- Sameer Ralhan, CFO for chemical firm The Chemours Company, has notified the company of his intention to resign effective June 19, according to a Tuesday filing with the Securities and Exchange Commission.
- The Wilmington, Delaware-based company, which produces flagship products including brands Teflon and Freon, appointed its SVP and Chief Development Officer Jonathan Lock to its CFO seat, effective June 6.
- In addition to its CFO swap, Chemours has also promoted Matt Abbott, its VP of digital and data analytics, to SVP, chief enterprise transformation officer.
Lock, who first joined the company in 2018, has served in his role as chief development officer — where he led their corporate strategy, M&A and investor relation functions, among other responsibilities — starting in November 2021.
As CFO, Lock will receive an annual base salary of $600,000, according to the company filing. He will also be eligible for a target annual incentive plan award of 75% of his base, as well as a target long-term incentive plan award of $1 million.
An eight-year veteran of the company, Ralhan has served as Chemours’ finance chief since 2019, according to his LinkedIn profile. As CFO, Ralhan’s total compensation for 2022 included a base salary of $625,000 and an annual incentive of $394,000, according to the company’s proxy statement.
As well as appointing a new CFO and chief enterprise transformation officer, as part of its finance chief shift, the responsibility for the company’s sustainability organization will shift over to Kristine Wellman, the company’s SVP, general counsel and corporate secretary.
In a statement included in the Tuesday announcement, Chemours President and CEO Mark Newman said that Lock’s appointment as CFO will ensure the company “does not miss a beat” in delivering long-term value to its shareholders. Newman has “every confidence” that the company will be able to continue executing its growth strategy, he said in a statement regarding the company’s executive moves.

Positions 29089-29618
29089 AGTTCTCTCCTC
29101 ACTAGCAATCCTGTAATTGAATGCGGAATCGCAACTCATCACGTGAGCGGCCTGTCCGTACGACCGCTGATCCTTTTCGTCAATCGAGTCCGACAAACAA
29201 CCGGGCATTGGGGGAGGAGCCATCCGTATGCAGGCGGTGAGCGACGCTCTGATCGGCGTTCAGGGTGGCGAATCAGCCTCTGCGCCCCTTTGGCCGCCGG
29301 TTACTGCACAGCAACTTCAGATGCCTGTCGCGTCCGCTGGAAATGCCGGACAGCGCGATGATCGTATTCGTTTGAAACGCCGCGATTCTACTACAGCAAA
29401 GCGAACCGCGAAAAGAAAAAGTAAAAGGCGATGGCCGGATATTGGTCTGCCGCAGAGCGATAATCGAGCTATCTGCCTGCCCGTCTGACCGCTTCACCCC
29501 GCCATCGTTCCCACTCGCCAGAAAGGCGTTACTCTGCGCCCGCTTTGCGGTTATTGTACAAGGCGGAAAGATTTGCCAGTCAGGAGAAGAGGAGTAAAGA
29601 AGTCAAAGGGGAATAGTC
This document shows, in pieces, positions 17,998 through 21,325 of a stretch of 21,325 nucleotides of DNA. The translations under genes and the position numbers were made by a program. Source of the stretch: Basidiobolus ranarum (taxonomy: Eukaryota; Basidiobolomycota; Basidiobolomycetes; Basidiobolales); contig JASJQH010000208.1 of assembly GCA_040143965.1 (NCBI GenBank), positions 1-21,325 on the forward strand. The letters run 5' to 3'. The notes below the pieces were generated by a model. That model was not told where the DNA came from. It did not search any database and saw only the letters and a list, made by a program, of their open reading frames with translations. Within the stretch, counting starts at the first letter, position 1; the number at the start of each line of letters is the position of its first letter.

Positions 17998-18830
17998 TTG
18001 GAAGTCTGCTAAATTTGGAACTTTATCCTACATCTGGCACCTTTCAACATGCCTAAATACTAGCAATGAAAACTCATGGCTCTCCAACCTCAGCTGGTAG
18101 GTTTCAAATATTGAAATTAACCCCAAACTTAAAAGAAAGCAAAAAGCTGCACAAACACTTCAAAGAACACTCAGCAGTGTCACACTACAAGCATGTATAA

Ralhan’s resignation comes after Chemours, alongside fellow chemical companies Corteva and DuPont, announced they would pay more than $1 billion to settle claims of “forever chemicals” that have contaminated U.S. public water systems. The agreement follows a Memorandum of Understanding reached by the three companies in January 2021.
Chemours, which produces specialty and industrial chemicals for numerous industries including refrigeration and air conditioning, transportation, semiconductor and consumer electronics, general industrial, and oil and gas, is one among several in the space facing numerous claims which allege that toxic chemicals — per- and polyfluoroalkyl chemicals, or PFAS — were utilized in manufacturing before leaching into the environment, according to a report by CNN. The synthetic substances, which can be found in everyday objects, can cause serious health problems when entering the human body, the report said.
Chemours and the two other chemical companies reached a tentative settlement, with a definite agreement expected later this year subject to approval by the U.S. District Court for the District of South Carolina, according to a Friday release.
According to the tentative agreement, the three companies will collectively pay $1.185 billion into a settlement fund, with Chemours — a DuPont spinoff — contributing 50% or about $592 million of the total funds. DuPont will contribute about $400 million, while Corteva will round out the fund with a contribution of approximately $193 million.
“The agreement is expected to comprehensively resolve all PFAS-related drinking water claims (regardless of whether resulting from aqueous film-forming foam (“AFFF”) usage) of a defined class of water systems, which collectively serve the vast majority of the U.S. population,” Chemours wrote in a Q&A regarding the settlement on its website.
Water systems operated by a state or U.S. government are excluded from the settlement, according to the Friday press release, as are small systems that have not detected the presence of PFAS and are not required to monitor for it.
As part of the company’s aim to foster value to its shareholdersd a key priority is to “manage and resolve legacy liabilities, consistent with our MOU framework in coordination with DuPont and Corteva,” Newman said in April during the company’s Q1 2023 earnings call.
For the quarter ending March 31, Chemours reported net sales of $1.5 billion, a 13% decrease compared to the prior year period, according to its earnings results, as well as adjusted EBITDA of $304 million. The company reaffirmed its full-year guidance, expecting adjusted EBITDA of between $1.20 billion - $1.30 billion.
Chemours did not respond to requests for comment on the settlement or on the resignation of its CFO.